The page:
Around the issue of northern territorial sovereignty, there have been major differences between Japan and Russia. Japanese media said that during the East Asia Summit in Singapore in November last year, the Japanese and Russian leaders reached a basic consensus on speeding up the negotiation of the peace treaty between the two countries based on the Japan-Soviet Joint Declaration. Under the circumstances of dramatic changes in the international situation, both countries have the idea of improving their relations. Since this year, Abe has repeatedly expressed his determination to solve the territorial problem. However, his visit to Russia last week did not bring him good news. Russias position on the territorial issue has become increasingly tough. Both officials and the people strongly expressed that they would not give up their territory. Putin has always stressed that Russia and Japan should give priority to the conclusion of peace treaties before resolving territorial problems. Public opinion holds that even if Russia agrees to return the two islands in some form, it will not transfer sovereignty to Japan. The talks between Abe and Putin are expected to be full of twists and turns.

Russian News 21 quoted Tokyo University Russian-Japanese relations expert James Brown as saying that the Russian-Japanese summit is unlikely to achieve significant results. Although Abe is eager to push for a solution to the territorial problem, Russia is not in a hurry, and the transfer of the two islands to Japan will have a serious negative impact on Russian society. Professor Yoshihiro Nakai, of the Institute of Overseas Affairs of the Japanese Colonial University, also said that it was not a good time for Japan and Russia to negotiate on territorial issues, nor was it necessary to conclude a peace treaty. Abe is anxious to conclude a peace treaty just to leave his regime a political legacy, and his term of office is now only three years. In addition, there is also the view that the reason why Abe pushed for the settlement of the territorial issue is that he also hopes to take advantage of Russias consideration of balancing relations with the United States. It is understood that Abes desire to solve the territorial problem is the strongest among the successive Japanese prime ministers after the war. On January 6, Abe visited the tomb of his father and former foreign minister, Taro Abe, in Yamaguchi Prefecture. He vowed that in any case, he will push forward the progress of the peace treaty between Japan and Russia and make every effort to draw a halt.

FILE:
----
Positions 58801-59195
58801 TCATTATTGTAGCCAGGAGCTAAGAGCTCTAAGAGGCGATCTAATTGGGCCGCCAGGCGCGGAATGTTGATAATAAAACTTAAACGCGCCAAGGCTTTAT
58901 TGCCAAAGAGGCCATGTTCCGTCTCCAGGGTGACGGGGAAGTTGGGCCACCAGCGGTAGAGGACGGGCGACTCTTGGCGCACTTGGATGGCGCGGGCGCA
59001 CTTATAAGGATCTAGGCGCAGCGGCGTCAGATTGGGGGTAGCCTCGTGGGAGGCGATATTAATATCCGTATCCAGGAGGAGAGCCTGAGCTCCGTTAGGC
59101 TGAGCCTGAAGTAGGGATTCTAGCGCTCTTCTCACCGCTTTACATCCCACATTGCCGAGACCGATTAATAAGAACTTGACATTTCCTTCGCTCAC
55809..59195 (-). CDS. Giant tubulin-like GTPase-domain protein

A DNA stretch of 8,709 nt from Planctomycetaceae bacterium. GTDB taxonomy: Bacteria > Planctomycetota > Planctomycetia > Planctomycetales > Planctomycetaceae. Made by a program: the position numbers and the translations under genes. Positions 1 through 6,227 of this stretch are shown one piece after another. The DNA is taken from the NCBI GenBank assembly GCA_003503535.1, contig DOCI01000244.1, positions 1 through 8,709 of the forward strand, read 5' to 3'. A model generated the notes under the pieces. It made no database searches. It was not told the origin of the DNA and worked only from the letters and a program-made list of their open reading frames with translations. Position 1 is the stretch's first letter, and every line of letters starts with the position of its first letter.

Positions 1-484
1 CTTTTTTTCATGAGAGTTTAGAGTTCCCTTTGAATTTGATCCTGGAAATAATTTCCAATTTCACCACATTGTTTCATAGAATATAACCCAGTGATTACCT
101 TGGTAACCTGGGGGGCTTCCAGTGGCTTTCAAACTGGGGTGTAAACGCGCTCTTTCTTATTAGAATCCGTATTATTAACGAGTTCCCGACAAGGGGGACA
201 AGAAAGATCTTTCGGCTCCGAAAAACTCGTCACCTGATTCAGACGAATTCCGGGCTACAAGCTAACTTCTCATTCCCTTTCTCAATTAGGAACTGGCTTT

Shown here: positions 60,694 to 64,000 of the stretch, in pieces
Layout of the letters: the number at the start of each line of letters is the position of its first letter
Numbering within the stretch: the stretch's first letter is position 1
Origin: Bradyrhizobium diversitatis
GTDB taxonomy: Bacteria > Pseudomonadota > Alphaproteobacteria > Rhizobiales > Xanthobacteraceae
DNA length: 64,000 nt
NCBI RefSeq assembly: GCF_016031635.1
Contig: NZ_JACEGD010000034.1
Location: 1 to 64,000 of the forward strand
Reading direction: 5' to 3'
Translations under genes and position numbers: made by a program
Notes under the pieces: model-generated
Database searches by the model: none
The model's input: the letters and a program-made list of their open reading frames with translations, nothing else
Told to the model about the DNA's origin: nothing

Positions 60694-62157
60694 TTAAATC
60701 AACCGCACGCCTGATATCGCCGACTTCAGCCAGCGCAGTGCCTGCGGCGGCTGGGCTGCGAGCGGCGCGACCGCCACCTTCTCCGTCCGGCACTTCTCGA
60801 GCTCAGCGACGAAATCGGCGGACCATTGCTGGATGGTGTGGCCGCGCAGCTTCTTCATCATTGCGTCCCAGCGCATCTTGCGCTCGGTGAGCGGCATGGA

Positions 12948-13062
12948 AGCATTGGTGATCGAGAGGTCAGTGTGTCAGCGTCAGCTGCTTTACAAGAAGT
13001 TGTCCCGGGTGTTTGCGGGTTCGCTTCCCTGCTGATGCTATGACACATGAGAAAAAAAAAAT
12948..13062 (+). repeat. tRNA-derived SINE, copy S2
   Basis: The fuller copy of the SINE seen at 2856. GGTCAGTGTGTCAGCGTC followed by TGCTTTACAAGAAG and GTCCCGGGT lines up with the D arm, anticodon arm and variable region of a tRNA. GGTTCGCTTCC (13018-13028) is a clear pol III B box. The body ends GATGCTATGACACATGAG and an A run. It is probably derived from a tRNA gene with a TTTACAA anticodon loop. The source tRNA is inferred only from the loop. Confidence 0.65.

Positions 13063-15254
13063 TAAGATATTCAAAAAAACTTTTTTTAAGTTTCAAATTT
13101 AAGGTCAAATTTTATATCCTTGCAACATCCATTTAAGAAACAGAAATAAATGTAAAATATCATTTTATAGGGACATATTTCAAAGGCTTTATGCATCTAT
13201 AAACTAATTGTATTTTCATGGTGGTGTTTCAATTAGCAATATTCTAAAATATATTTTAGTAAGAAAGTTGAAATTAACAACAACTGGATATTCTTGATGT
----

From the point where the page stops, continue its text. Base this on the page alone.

Russias Presidential Secretary Peskov said on the same day that Russia would do its best to speed up the negotiation process of concluding a peace treaty with Japan, the Russian news agency said Monday. So far, however, the Japanese government has not officially declared its willingness to sign a peace treaty with Russia in exchange for two islands. Neither Russia nor Japan intends to give up their national interests for signing the peace treaty. At present, neither country has put forward any specific draft on the conclusion of a peace treaty.

Source: Global Times - Global Network. More exciting, please log on to the World Wide Web at http://www.huanqiu.com by Sun Xiuping, Yanchu, Liu Yupeng, responsible editor: Shi Jianlei_NBJ11331